Plaintiff's offer of proof indicates that Dr. Hendrickson's proposed testimony was based not merely upon his expertise as a metallurgist, but also upon his knowledge of mechanics and physics. Like any accident reconstructionist, Dr. Hendrickson was applying the laws of physics to observable physical evidence in order to reconstruct the sequence of events. The scientific knowledge that an accident reconstructionist has at his command in this context was likewise available to Dr. Hendrickson. He did not base his opinion upon evidence of bodily injuries, traffic conditions, the victim's driving skills or handicaps, or other evidence not directly related to the laws of physics. Where the only significant evidence available is in the form of vehicle damage, road damage, and measurements of various objects and their locations, a physicist and engineer can certainly draw conclusions more precisely and scientifically than the average juror. An expert is merely a witness whose special knowledge, when applied to the facts, will aid the jury in its deliberations. State v. Macumber, supra; Board of Regents of University and State Colleges of Arizona v. Cannon, 86 Ariz. 176, 342 P.2d 207 (1959).
It is clear that Dr. Hendrickson was qualified to testify regarding the point at which the wheel came off the jeep. Was the trial court's refusal to allow his testimony an abuse of discretion? We conclude that it was.
Since there were no eyewitnesses to the accident, the case had to be resolved solely on the basis of the physical facts and their significance. The testimony of Dr. Hendrickson was essential to plaintiff's case.
The court allowed Robert Blaine, one of the defense expert witnesses, to elaborately detail the movement of the vehicle as the defendants theorized it. Blaine's background is similar to Hendrickson's. It includes a bachelor's degree in mechanical engineering and 30 years' experience working in the auto industry, but no training in accident reconstruction.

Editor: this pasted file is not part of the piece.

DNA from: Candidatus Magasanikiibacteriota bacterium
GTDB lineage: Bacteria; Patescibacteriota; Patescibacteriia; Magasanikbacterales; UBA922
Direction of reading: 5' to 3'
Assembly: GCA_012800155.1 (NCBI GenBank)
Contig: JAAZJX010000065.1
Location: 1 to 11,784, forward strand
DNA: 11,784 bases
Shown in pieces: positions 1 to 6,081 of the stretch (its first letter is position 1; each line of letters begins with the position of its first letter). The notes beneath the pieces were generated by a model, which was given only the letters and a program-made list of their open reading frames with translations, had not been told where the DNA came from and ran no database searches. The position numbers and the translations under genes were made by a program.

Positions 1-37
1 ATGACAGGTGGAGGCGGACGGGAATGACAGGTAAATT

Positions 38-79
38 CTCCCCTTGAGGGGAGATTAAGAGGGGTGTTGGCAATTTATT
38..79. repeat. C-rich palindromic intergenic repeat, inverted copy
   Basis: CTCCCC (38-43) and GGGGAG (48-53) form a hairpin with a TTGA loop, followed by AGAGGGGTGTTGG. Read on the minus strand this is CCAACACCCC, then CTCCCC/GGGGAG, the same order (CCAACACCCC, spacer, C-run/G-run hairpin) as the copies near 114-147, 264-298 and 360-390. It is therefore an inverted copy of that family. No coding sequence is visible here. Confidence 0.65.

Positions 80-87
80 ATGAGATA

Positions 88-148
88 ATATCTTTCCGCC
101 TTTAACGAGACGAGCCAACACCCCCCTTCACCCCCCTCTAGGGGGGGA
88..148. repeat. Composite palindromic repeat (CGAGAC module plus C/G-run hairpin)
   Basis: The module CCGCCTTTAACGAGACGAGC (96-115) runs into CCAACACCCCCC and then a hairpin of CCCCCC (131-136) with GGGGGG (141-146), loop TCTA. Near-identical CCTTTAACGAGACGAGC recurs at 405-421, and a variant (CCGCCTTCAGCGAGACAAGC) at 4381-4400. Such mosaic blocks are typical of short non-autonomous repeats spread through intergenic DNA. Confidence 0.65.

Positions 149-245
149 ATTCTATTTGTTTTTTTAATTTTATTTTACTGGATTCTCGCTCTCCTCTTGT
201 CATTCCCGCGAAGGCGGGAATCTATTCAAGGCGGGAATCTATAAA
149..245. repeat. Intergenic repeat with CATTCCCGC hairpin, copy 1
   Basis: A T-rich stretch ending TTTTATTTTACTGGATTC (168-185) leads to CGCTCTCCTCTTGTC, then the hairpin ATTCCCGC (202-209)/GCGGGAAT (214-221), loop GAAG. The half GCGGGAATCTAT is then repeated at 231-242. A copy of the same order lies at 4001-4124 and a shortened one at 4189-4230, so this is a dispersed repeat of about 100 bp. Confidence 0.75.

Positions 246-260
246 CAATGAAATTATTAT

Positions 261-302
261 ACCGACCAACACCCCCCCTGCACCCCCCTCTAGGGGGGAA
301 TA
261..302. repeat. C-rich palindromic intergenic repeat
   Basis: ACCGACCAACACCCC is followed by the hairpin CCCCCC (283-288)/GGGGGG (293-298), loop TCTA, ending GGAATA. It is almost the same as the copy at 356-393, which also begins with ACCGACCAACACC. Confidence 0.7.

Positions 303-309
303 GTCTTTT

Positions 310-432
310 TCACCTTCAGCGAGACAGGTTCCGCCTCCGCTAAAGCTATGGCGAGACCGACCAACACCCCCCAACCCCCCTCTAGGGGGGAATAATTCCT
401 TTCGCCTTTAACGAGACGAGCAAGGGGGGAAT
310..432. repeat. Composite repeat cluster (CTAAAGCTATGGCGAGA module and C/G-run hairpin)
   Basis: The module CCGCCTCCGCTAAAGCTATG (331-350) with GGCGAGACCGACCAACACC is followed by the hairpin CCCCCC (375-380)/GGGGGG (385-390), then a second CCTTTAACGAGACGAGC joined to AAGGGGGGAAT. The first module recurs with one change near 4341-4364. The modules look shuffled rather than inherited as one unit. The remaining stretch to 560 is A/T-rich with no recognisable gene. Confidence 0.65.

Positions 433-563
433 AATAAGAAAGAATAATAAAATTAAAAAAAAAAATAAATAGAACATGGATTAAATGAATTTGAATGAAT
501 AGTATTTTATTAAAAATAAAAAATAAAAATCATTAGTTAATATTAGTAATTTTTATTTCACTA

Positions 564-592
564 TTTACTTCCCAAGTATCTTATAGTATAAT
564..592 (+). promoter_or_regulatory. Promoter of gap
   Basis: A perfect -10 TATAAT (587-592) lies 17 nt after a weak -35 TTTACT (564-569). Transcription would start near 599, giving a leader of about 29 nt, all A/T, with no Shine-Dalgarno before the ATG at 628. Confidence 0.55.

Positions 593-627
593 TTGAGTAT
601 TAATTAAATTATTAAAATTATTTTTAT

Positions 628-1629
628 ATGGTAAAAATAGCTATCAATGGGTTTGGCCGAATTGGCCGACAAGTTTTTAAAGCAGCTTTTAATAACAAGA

Considering these factors and the impact that Dr. Hendrickson's testimony might have had on the jury, we conclude that the court abused its discretion in refusing to permit plaintiff's expert, Dr. Hendrickson, to testify to the matters contained in plaintiff's offer of proof.
Plaintiff raises two other issues on appeal. She contends that the trial court erred in instructing the jury on the presumption of intoxication while refusing to instruct them on the presumption that the decedent exercised due care. We find no error in the trial court's action in this instance. The presumption of due care exists only in the absence of evidence. It disappears when rebutted by any competent evidence. Seiler v. Whiting, 52 Ariz. 542, 84 P.2d 452 (1938). The evidence of decedent's intoxication was sufficient to destroy the presumption of due care.
The statutory presumption of intoxication, on the other hand, is of a different nature. Unlike the presumption of due care, which is really a substitute for actual evidence, the statutory presumption of intoxication arises from and gives meaning to the substantive evidence of blood-alcohol. While it can be rebutted, this statutory presumption does not vanish with presentation of evidence to the contrary. See Gaethje v. Gaethje, 7 Ariz. App. 544, 441 P.2d 579 (1968).